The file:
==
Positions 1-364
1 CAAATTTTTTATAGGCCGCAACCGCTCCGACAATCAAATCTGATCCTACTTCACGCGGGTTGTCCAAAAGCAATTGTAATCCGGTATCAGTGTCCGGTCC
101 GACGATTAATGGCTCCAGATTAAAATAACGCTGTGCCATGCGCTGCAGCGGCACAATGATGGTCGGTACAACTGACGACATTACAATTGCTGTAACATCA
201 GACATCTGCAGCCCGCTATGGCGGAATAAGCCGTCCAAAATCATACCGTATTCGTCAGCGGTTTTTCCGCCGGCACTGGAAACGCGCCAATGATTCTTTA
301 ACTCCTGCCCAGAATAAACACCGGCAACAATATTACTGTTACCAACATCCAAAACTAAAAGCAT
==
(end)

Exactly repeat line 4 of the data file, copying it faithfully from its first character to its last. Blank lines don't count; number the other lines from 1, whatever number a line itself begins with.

201 GACATCTGCAGCCCGCTATGGCGGAATAAGCCGTCCAAAATCATACCGTATTCGTCAGCGGTTTTTCCGCCGGCACTGGAAACGCGCCAATGATTCTTTA